New Nikon D3200 SLR Connects To iPad Over Wi-Fi


Thank God this thing also comes in black

We’ve been banging on about connecting proper cameras to the internet for quite a while now, and it seems that at last these cameras are starting to catch up to the world of smartphone cameras. Nikon’s new D3200 SLR updates the D3100 with some slightly better specs, but the big news is that it can be used with an optional Wi-Fi unit for sending photos to your iPhone, iPad, or whatever piece of junk you use instead.

If you’re thinking “Whatever, Charlie. This is Nikon. How much does this thing cost?” then I have your answer. A surprisingly cheap $60. That’s way less than an Eye-Fi card, and hopefully it’s way more reliable.

The D3200 is very similar to the D3100 before it. Upgrades include a much better 920,000-dot rear LCD (up from a pathetic-for–2012 230,000 dots), a bigger 24MP sensor (the old one was a perfectly adequate 14.2MP) and a slightly faster shooting speed.

In short, it’s a camera that will shoot great pictures, like all Nikon and Canon DSLRs. It will cost $700 when it goes on sale later in April.

But add in the little WU–1a (which I can’t help but pronounce “woo-lah!”) adapter and you can not only beam photos to your mobile device of choice, you can also remotely trigger the camera and preview images before shooting. Stupidly, though, the adapter plugs into the side of the camera, so you’ll have to leave the protective flap/door open (or just rip the thing off).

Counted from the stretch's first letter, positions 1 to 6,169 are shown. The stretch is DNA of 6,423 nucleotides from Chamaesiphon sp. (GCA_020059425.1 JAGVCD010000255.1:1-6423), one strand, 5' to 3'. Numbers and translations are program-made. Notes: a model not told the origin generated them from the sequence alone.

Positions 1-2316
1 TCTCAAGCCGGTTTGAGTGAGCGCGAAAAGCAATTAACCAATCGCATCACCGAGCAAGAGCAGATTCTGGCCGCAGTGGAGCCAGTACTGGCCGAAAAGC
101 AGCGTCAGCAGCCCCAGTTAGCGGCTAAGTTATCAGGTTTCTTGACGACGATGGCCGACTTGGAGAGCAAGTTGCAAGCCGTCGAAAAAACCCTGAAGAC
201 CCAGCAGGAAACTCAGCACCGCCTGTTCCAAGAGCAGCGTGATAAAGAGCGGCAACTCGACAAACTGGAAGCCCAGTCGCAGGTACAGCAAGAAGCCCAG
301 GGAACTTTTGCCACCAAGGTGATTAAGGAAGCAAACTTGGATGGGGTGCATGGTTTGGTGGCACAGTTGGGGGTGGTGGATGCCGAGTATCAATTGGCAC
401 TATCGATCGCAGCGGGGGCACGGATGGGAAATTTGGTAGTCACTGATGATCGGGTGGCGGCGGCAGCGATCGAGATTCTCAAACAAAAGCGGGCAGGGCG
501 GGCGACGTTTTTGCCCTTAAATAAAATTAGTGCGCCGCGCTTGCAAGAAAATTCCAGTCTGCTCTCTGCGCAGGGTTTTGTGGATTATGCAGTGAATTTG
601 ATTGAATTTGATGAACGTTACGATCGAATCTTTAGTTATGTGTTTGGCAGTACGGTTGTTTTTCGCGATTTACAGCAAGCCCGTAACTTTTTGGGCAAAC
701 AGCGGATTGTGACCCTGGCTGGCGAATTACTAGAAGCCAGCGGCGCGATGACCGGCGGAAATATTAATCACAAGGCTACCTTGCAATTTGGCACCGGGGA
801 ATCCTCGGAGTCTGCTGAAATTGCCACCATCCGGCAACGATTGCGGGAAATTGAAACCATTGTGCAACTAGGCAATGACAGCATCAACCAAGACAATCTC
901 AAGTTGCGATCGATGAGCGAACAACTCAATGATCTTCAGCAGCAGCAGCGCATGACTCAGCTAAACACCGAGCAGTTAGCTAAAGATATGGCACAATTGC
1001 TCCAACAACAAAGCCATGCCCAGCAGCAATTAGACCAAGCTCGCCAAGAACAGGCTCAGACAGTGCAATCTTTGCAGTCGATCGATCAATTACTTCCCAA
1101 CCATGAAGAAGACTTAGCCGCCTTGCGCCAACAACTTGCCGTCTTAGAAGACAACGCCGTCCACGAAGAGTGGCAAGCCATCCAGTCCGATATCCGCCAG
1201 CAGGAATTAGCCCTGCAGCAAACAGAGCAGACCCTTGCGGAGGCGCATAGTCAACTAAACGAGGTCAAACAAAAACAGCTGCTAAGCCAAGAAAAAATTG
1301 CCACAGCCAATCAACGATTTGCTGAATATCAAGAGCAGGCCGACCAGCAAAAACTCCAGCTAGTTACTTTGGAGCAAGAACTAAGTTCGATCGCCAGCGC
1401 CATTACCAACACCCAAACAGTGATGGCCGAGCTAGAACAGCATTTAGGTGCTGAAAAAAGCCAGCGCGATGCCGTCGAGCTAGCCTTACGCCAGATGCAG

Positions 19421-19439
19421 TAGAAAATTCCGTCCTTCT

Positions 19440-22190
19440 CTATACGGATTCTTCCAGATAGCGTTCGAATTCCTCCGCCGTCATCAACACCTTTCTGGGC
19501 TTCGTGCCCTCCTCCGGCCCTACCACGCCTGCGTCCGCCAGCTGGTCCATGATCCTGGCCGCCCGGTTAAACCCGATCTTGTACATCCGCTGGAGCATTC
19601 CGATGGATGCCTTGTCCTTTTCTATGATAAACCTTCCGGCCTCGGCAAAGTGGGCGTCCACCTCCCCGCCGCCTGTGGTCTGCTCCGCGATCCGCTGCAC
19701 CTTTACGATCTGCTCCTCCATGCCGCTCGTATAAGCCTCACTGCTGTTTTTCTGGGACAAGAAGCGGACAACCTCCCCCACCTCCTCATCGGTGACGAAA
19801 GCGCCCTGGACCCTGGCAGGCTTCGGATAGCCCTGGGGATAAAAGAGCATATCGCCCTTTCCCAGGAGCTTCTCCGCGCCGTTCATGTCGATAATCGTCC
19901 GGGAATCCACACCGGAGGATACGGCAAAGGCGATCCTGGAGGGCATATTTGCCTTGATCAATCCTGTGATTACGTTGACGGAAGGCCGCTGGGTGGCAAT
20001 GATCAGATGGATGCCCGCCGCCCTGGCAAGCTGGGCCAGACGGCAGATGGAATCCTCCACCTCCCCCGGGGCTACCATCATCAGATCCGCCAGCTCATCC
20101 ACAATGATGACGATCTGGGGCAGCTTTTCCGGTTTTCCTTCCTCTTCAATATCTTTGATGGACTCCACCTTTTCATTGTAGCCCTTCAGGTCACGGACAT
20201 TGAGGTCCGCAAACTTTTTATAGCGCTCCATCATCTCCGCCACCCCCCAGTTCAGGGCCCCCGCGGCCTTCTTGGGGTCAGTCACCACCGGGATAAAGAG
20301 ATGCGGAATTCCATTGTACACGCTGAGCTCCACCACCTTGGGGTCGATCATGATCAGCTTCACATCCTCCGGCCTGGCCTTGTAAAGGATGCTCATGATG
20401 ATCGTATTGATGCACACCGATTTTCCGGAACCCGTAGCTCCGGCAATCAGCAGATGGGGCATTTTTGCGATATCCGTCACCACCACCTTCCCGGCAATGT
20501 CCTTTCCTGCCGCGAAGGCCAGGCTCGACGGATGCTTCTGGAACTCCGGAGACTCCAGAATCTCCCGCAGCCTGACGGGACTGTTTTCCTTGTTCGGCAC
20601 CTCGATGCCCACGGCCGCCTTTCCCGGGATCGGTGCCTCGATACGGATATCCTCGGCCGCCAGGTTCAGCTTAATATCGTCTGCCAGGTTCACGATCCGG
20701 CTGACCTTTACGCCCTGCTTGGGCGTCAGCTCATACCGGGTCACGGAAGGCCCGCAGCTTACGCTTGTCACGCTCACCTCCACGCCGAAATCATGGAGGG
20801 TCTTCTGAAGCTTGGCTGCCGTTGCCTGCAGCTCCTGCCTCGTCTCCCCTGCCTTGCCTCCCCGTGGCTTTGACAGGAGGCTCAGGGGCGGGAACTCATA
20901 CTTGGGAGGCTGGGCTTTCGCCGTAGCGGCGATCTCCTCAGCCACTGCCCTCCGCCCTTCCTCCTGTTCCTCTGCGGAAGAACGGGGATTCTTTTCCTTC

Inexplicably, the Android app will be available at launch, while the iOS version will follow at an unannounced future date. I’d guess that customers for good entry-level SLRs who also want to send photos to their phones are overwhelmingly iPhone and iPad owners, so this seems rather shortsighted. Still, I guess we should be grateful the app is free. I bought a €2,200 D700 body from Nikon a few years back (since sold) and it didn’t even come bundled with Nikon’s own software.

I’m pretty stoked about this news nonetheless, although these days my iPad 3 is my most-used camera, despite all its flaws.

For more info, check out Nikon’s press release.


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